A rare complaint by a News Corp unit about reportage of it and boss Rupert Murdoch has been “largely lost”, according to a UK publisher.
The Guardian has reported that the BBC’s complaints unit had dismissed complaints over its ‘Rise of the Murdoch Dynasty’ documentary, with the exception of a section on “Tory sleaze stories”.
Media editor Jim Waterson says complaints made by News UK over the series – which has also been shown in other markets including Australia – have led to a year-long dispute following objections that it “implied (Murdoch) posed a threat to liberal democracy”.
News UK business complained that the BBC Two documentary unfairly suggested Murdoch “exercised malign political influence” through his ownership of news outlets, complaining the programme was biased and failed to give enough weight to more positive appraisals of Murdoch’s career.
In particular, News objected to the lack of coverage of Murdoch’s financial successes in the world of business, which might have led viewers to reach a different conclusion about the relative success of his career.
Waterson says that while criticisms of Murdoch’s impact on the media industry around the world are common – it is currently the subject of an a Senate inquiry into media diversity in Australia, currently adjourned because of pandemic lockdowns – it is rare for him to pursue an objection to such coverage through a complaints process.
Although the three-part series was first broadcast in July 2020, the BBC’s internal editorial complaints unit has only just ruled on whether its content met the public broadcaster’s standards.
“It dismissed most of News UK’s objections that the documentary was unfair because it gave too much weight to Murdoch’s opponents, gave too much credence to the views of people associated with the press regulation campaign Hacked Off, or that the programmes substantially misrepresented the scandal that led to the closure of the News of the World,” he says.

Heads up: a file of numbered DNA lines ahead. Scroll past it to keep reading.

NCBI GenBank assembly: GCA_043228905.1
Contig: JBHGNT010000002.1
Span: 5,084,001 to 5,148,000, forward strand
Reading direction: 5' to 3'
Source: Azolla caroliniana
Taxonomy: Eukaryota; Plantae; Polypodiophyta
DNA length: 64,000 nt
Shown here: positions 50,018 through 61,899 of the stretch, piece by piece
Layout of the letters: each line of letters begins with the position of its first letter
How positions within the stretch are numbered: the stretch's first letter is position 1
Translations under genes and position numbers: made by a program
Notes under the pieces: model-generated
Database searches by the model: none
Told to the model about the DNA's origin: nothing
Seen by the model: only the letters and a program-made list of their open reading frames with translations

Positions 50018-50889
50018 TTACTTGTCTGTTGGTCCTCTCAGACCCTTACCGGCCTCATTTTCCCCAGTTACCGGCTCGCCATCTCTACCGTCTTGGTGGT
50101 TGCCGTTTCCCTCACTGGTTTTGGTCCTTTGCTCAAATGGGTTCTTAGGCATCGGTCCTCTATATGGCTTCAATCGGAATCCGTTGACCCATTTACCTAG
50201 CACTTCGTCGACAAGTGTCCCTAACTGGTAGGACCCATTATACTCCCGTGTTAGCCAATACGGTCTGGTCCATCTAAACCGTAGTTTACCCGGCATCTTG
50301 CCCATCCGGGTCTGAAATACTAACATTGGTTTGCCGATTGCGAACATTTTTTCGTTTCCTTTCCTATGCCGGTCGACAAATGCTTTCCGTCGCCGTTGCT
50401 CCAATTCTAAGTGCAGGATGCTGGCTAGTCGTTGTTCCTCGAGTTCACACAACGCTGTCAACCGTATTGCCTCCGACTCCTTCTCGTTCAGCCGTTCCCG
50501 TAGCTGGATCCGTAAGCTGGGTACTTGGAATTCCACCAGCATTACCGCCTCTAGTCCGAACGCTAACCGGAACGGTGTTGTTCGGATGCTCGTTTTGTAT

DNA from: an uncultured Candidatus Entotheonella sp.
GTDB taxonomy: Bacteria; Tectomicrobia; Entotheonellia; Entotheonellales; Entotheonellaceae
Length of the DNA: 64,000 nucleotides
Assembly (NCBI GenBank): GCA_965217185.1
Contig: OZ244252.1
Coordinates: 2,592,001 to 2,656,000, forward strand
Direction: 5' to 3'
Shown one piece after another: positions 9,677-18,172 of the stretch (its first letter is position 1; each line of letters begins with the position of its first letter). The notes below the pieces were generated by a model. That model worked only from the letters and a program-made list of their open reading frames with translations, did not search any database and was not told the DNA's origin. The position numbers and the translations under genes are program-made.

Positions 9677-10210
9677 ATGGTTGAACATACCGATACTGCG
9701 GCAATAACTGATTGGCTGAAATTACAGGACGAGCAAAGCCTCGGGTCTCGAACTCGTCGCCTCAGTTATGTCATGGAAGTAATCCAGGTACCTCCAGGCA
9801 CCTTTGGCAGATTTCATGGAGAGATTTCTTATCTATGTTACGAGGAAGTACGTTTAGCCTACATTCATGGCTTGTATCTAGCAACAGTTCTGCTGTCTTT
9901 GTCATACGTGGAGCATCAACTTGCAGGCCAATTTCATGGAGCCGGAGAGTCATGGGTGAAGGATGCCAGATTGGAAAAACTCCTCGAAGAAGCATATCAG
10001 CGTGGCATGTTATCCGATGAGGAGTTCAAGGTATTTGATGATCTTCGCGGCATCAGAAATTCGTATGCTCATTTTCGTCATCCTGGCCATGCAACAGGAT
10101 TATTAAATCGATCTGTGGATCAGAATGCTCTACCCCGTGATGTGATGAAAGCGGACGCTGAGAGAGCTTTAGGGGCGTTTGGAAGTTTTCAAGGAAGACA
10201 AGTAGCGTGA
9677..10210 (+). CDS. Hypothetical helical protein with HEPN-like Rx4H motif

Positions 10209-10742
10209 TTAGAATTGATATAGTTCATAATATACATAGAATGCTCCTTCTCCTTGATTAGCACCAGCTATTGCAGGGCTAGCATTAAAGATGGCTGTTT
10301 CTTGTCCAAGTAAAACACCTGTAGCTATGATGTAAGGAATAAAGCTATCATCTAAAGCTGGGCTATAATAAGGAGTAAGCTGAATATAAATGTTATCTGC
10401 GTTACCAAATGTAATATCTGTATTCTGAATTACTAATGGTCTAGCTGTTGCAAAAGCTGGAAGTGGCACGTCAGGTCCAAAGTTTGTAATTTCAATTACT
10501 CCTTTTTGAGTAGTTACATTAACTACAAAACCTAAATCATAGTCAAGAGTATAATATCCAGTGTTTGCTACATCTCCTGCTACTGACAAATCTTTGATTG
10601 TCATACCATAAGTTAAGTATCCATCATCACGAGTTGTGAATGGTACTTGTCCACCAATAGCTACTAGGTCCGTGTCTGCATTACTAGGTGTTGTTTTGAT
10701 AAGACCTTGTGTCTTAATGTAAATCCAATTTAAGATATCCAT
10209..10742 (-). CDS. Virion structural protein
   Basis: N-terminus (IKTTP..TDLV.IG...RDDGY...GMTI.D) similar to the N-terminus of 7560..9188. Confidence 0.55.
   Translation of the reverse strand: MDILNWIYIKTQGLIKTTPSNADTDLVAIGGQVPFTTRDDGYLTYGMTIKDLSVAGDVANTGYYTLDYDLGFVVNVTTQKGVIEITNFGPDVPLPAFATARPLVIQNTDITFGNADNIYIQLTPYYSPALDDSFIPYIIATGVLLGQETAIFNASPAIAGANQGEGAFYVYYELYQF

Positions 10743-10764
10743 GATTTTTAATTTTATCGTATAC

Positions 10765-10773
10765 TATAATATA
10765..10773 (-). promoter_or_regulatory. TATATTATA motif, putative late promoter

The BBC investigation concluded that while “some contributors did express concern about the nature of Mr Murdoch’s influence”, it was a matter of personal opinion which individual contributors were entitled to express, and not a basis for inferring an editorial line on the part of the programme makers.
However, the complaints unit did agree that the documentary “went too far in implying that a series of tabloid ‘sleaze’ stories in the Murdoch-owned Sun and News of the World, exposing the private lives of Conservative MPs in the run up to the 1997 general election, were related to Murdoch’s decision to back Tony Blair’s New Labour”.
The Guardian says the version of the documentary that is still available on the BBC iPlayer service has been re-edited to remove this section.
The three-part documentary focused heavily on Murdoch’s private life and the internal family rows involving his wives and children, including archive footage of him with his young family. Although many of the individuals interviewed were critical of Murdoch, it also included commentary from some former his former editors and executives.
In Australia, the BBC channel on Murdoch’s Foxtel pay-TV network, “chose not to air the programme”, but Waterson says it denied this was due to its relationship with Murdoch’s business.
Instead the programme was shown on national broadcaster the ABC’s free-to-air channel, which – as Waterson points out – is a frequent target of Murdoch-owned news outlets.
Pictured: former British prime minister Tony Blair with News UK’s Rebekah Brooks. A still introducing the documentary’s first episode adds that a complaint about the programme has been upheld since broadcast. “A line of commentary has been added at 23.37, ‘it had been happening for years’, to clarify that the images included in the montage refer to the historic power of the tabloid press.”